Graeme McDowell has admitted what pretty much everyone in golf already knew – the European Tour is lagging behind its US version by quite a distance – but he says plans are afoot to try to boost the flagging professional scene this side of the Atlantic.
McDowell is one of several top stars that split their time between the US and European tours but, like most of his rivals, does spend more time across the pond with the rewards greater and competition usually tougher.
The Irishman says sometimes the European Tour does not help itself – like in staging the upcoming Scottish Open at Castle Stuart – and more needs to be done to attract the world’s best players on a more regular basis.
The Ryder Cup star wants to see the Scottish Open switched to one of the country’s traditional links courses, believing the move would benefit everyone involved with the event.
“No disrespect to the Scottish Open as I love that event but it has lost its prestige,” he told the Daily Record. “Aberdeen Asset Management have come in as sponsors and are trying to boost it. But Castle Stuart probably hasn’t been a strong enough course the past couple of years.
“Let’s get the Scottish Open on a phenomenal links course – with a great purse and a world-class field.”
The former US Open champion believes the Scottish Open’s problems reflect the wider issues golf needs to get to grips with on the European Tour and he has revealed he was among a group of players who recently sat down to discuss what could be done to improve it.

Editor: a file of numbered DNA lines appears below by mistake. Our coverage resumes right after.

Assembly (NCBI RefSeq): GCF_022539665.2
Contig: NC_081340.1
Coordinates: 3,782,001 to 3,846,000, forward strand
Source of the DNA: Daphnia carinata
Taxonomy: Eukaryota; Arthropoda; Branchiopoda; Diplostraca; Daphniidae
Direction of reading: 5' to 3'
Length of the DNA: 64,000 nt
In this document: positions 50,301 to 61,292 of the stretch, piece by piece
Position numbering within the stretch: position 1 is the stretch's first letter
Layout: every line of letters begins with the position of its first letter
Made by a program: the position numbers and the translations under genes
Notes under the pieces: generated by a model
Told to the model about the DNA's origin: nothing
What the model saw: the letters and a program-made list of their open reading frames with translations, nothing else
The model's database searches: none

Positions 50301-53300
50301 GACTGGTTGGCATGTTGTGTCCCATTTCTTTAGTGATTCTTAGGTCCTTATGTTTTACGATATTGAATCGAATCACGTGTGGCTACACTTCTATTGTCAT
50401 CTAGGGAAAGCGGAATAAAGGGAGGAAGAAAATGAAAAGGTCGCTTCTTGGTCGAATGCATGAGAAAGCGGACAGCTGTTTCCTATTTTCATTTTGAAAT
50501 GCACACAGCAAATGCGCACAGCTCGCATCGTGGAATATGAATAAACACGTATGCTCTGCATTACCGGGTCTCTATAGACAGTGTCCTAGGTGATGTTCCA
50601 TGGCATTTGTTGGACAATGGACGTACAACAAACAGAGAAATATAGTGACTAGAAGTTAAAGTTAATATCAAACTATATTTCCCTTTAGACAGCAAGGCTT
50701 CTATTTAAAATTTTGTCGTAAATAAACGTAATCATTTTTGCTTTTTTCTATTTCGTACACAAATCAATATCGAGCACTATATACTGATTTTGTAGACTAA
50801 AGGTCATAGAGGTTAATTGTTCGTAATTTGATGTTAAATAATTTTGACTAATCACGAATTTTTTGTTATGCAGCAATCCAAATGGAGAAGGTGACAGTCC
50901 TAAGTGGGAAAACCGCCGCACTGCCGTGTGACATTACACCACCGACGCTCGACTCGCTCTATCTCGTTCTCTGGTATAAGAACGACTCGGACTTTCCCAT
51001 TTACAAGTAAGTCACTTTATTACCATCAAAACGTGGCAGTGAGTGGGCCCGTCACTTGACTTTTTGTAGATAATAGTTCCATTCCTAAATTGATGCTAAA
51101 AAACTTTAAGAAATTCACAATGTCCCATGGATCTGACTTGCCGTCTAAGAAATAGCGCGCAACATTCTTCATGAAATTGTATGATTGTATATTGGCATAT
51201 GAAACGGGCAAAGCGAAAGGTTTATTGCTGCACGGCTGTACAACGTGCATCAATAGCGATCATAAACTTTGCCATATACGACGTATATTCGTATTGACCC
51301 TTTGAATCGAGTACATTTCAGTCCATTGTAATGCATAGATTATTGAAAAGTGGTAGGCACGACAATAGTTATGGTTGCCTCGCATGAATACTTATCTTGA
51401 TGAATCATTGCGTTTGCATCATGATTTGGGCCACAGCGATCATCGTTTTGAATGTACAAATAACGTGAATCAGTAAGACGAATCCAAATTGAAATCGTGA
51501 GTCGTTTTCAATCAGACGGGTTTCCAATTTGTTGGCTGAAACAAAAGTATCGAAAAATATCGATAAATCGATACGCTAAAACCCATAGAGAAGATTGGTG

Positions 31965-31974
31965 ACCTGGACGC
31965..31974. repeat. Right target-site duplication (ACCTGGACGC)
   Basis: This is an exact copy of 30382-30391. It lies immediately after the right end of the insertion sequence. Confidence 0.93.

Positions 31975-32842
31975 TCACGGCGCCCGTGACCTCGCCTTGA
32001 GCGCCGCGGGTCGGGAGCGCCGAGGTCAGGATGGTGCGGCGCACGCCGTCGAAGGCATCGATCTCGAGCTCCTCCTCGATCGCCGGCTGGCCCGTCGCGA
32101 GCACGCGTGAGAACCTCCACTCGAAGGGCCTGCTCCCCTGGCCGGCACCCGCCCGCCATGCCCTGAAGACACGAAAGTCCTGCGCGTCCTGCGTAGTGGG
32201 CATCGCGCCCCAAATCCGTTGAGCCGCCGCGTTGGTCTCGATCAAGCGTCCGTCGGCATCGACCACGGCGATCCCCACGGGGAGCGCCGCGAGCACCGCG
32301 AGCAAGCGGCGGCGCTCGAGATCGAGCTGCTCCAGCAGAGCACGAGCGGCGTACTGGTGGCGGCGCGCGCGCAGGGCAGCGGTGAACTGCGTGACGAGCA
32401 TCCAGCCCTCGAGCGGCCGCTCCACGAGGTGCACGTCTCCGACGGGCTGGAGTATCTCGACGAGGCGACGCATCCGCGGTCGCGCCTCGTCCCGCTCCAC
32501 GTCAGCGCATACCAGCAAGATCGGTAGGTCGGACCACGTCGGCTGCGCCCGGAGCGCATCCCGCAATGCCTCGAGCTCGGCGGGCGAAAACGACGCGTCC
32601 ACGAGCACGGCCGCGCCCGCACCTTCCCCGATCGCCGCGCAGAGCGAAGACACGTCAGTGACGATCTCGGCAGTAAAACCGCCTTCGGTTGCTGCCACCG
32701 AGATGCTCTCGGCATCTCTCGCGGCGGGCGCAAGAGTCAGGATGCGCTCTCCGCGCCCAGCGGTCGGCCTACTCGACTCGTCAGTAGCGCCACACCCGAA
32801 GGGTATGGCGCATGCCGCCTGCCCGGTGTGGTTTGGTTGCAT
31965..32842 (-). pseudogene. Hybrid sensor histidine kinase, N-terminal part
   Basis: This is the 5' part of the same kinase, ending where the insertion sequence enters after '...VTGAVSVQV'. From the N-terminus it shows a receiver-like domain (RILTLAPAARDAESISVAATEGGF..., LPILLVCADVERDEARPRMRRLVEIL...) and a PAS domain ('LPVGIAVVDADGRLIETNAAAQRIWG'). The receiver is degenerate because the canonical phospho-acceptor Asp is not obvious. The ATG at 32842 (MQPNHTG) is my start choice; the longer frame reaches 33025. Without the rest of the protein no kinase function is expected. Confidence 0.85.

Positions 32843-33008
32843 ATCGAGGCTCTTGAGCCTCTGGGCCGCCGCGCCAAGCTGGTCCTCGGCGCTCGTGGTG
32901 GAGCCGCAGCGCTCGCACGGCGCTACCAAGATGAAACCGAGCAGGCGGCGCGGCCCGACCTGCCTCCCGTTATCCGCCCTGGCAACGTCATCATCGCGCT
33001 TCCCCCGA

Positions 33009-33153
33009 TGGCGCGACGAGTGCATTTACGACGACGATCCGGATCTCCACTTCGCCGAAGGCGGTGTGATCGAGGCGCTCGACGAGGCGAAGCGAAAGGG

“I’m only playing the minimum on the European Tour this year for the first time and it’s not something I am particularly proud of,” he added.
“It’s tough to compete against the PGA Tour where we are playing for $6million to $7m week-in, week-out. The European Tour is struggling and the players are trying to come up with a strategy to combat that.
“I won’t name names but we had a bit of an unofficial sitdown and a brain dump. It was most of the guys who are dual European and PGA Tour members and we were trying to come up with better dates where we can attract the top players.
“We need strategies where guys can come back and support the national Opens around the four majors and four WGCs.”
McDowell remains one of the most respected players on the circuit – and good value for the British Open in the golf betting tips from betfair.com – and his influence on others will be an important element of his game.
He is clearly a player who wants to revive the European Tour and is not one of those happy to let it decline without looking at ways to improve it and attract the world’s best for more tournaments.
The US may be where the real money is – and that is unlikely to change any time soon – but the European Tour remains a key part of the golfing landscape, although it would benefit from a revamp of sorts, as McDowell is only too aware.
However, with the 33-year-old doing his best to push through reforms some much-needed changes could be on the horizon.